On The Discoveries of the Past Half-Century Relating to Animal Motion

J. Burdon-Sandersonv
1881 Scientific American  
Upon a propel' arrangement, putting the bull's.eye and the instrument nearly in a line with the sun's azimuth, a superb representation of the double "tar, Castor, is seen, the faiuter star being that caused by intern al reflection. Intensely black diffraction rings round each, and several fainter ones, fewer as the quality of instrument:1tion is raised. Perfect roundness can only be attained by exact coincidence of the optical axes of the system. Very slight obliquity (even half a degree)
more » ... alf a degree) canses the rings to overlap and bulge on one si d e. Much obliquity gives rise to glorious curves of tire three orders of the conic sectio !ls, of wondrous beauty and preci sion in effulgent colo rs. Mercurial globules near the microscope exhibit very deli cate and complex forms when similarly miniatured, as minute solar disks, in sunligh t. Experiment,--An optician's gauge comprising half a dozen lenses of standa,rd foci )" to 1-6Uth, lying in the snnsbine, Illiniatur ed st:u'-disks by reflection (see 1 in figure), Inferior objective llZ' inch examined with fine power of 1,000 Two brilliant erilllS[)1l disks in contact expanding within focus to an oval ring of deep crimson beads. Ecpairnent,-If the ima ge of the sun be received on wbite paper from a small lens placed at varions degrees of obli quity peculiarly beautiful forms are seen fringed with color. \VlJen the lens is sufficiently minule these spectra exhibit to the microscope exqui sit ely arranged curves in jet-black lines; circular elliptic parabolic and hyperbolic, "'ith inex haust.ible variety, according to the focal plane of vision amI obJiq uity. Heliostatic star-disks most successfully exhibit these uniqne phenomena , The superiority of these pheno mena tn anything telescopic of the snrt is insured by the ab senee of atmospheric disturbance within so short a distance. Thl'Y are all under instantaneons control. The limits of human vision among so many bright puints are patent enough. So long as there is bright sunsbine every gl ittering point obscures, I might say utterly effaceil, the finer trareries of detail. A pa'sing clond,· however, bring'! them all out with astonisbi!lg fidelity , Brilliant dif fraction is thus demon strated to be incompatible with exact portraiture , The limit is reached in brilliant sunshine by the diffraction disks obl itemting the very objects which PI'O' duce Ihem. This limit is well measnred by the diameter of the smaller disks seen in contact, which in white compollnd light ge nerally appeal's by micrometric lIleasnrement to be between the 1-8LJ,000th and 120,000lh of an inch in the mi crnscopic field. We need not he snrprised at this variation: the undulatory theory of light gives one size only. Yet, as the spurious disk by theory it) shadpd off graduaUy inlo the first intensely black first ring, fainter stars telescopically show smaller disks , But while a close row of spurious disks are seen to coalesce and oblitemle themselves if too close, and become continuous as a thick I Llminous line-the necessary effect of brkht diffJ'ilctions-duller objects devoid of briiliance are seen of amazing minuteness of tracery. constructed that, with a consumption of 9 to 10 liters of I Pasteur Las discovered a safeguard against this plague, He water, it aspirates about 15 to 20 liters of air per minute, inoculates animals with the splenic virus artificially pre· and if it is connected with a reservoir of proper size, there! pared, or, to use his own phrase, "cultivated," He has will be obtained a blast of compressed air, which, when! found that by allowing certain intervals of time to elapse be issuing from a jet of 2 mm, in diameter, and with a wa ter· tween the impregnation of the ., virus·cultures" he can re&,u pressure of 2 to 3 atmospheres, equals a column of mercu ry late the strength of the poison, he can attenuate it till, of 22 cm . , and therefore is sufficiently strong to supply a instead of producing death, it acts, like the vaccine lymph large blast-lamp. among mankind, as a prophylactic against death. In his The complete apparatus consists, in general, of two main address before the International Medieal Congress, on portions; namely, the pump, B, and the reservoir, A. T he August 8, Professor Pasteur says: "I was asked to give a pump itself consists of th ree pieces, B, c, d, adjustable by public demonstration of the ref;ults obtained. Fifty sheep screws, of which the upper part, B, contains the upper cone were placed at my disposition, of which twenty-five were of the water-jd, and also the lateral tube, b, for conveying vaccinated , A fortni ght afterward the fifty sheep were the aspirated air. B is connccte,j with the stuffing-box, c, i noculated with the most virulent anthracoid microbe. The which may be screwed higher and lower, and in which the t . wenty-five vaccinated sheep resisted the infection, the tube, d, containing the lower cone, is likewise adjustahle by twenty·five unvaccinated died of splenic fever within fifty screw-thread. The pump is screwed, by means of the nut, hours. Since t. hat time my energies have been taxed to e, centrally upon the top of the reservoir, A, while its upper meet the dem ands of farmers for supplies of thi� vaccine , " end is connected by means of a rubher·tube, a a, with the I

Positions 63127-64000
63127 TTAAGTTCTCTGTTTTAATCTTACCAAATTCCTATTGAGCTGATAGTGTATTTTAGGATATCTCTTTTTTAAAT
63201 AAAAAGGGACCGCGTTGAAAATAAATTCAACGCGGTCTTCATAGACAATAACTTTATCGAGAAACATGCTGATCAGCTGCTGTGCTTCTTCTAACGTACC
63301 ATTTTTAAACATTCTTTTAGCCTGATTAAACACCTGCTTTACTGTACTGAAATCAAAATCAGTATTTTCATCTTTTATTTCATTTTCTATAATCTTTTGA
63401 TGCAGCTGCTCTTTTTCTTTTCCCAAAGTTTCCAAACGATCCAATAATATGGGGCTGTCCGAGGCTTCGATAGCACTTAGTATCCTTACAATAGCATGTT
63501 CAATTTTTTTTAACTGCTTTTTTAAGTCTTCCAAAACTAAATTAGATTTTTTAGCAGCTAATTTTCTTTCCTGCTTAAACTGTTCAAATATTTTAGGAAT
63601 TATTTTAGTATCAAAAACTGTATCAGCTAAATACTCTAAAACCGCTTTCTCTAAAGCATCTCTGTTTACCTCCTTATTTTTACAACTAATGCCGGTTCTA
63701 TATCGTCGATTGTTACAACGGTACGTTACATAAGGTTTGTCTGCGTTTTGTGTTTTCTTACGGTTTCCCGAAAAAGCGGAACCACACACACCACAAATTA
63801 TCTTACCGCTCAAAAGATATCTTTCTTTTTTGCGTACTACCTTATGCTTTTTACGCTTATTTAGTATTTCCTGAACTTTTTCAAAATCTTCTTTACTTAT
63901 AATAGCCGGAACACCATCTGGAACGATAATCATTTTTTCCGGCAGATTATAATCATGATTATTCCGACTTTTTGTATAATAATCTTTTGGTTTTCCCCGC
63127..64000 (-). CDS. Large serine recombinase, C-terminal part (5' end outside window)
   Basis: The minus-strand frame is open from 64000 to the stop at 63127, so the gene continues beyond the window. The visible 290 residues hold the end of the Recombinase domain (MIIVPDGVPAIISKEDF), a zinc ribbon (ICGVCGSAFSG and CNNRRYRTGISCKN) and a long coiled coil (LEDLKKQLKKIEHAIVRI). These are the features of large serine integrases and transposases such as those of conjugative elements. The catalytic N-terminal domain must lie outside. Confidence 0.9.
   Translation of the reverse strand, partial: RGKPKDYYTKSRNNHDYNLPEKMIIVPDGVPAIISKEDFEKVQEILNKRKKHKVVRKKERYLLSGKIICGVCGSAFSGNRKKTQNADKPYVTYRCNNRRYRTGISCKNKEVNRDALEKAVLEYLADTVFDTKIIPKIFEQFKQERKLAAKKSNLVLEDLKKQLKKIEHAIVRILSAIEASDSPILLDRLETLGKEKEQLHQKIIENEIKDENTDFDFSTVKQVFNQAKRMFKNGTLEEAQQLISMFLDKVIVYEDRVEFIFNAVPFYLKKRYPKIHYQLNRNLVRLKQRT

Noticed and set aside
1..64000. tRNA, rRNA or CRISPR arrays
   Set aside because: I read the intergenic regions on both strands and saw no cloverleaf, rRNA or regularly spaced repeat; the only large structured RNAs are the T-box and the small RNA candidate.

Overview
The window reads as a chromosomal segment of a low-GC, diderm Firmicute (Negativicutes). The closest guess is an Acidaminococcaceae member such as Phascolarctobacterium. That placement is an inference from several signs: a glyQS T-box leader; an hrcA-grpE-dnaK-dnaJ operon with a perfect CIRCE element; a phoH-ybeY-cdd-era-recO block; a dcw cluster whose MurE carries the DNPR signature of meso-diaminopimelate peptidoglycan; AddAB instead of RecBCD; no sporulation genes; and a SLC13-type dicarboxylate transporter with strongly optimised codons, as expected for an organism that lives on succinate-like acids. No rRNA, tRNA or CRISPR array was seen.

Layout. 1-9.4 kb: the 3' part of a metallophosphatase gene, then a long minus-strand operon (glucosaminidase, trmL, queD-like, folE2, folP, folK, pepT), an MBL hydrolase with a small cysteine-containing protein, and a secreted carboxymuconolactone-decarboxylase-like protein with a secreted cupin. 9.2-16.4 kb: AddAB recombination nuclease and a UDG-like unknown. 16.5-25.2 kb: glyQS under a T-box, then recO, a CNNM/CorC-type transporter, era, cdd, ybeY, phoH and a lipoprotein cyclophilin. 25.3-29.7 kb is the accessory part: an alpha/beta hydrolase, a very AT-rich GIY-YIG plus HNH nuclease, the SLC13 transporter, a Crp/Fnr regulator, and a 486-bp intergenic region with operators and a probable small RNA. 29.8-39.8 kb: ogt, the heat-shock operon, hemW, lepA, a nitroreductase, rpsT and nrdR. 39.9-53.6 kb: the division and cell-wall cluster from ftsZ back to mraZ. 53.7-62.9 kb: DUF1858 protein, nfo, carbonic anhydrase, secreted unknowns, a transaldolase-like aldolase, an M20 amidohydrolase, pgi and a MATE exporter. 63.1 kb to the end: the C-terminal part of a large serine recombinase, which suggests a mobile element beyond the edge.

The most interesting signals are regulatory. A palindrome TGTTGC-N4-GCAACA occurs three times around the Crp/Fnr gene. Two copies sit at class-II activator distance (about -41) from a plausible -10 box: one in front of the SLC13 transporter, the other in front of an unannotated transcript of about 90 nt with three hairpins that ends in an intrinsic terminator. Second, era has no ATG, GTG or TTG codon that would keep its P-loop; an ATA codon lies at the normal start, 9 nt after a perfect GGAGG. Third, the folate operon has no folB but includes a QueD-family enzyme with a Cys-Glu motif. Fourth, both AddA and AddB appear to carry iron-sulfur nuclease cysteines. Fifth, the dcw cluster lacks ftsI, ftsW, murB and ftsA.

doi:10.1038/scientificamerican12101881-4945csupp fatcat:7thegdfqtvhznfwe5m7dytbhhy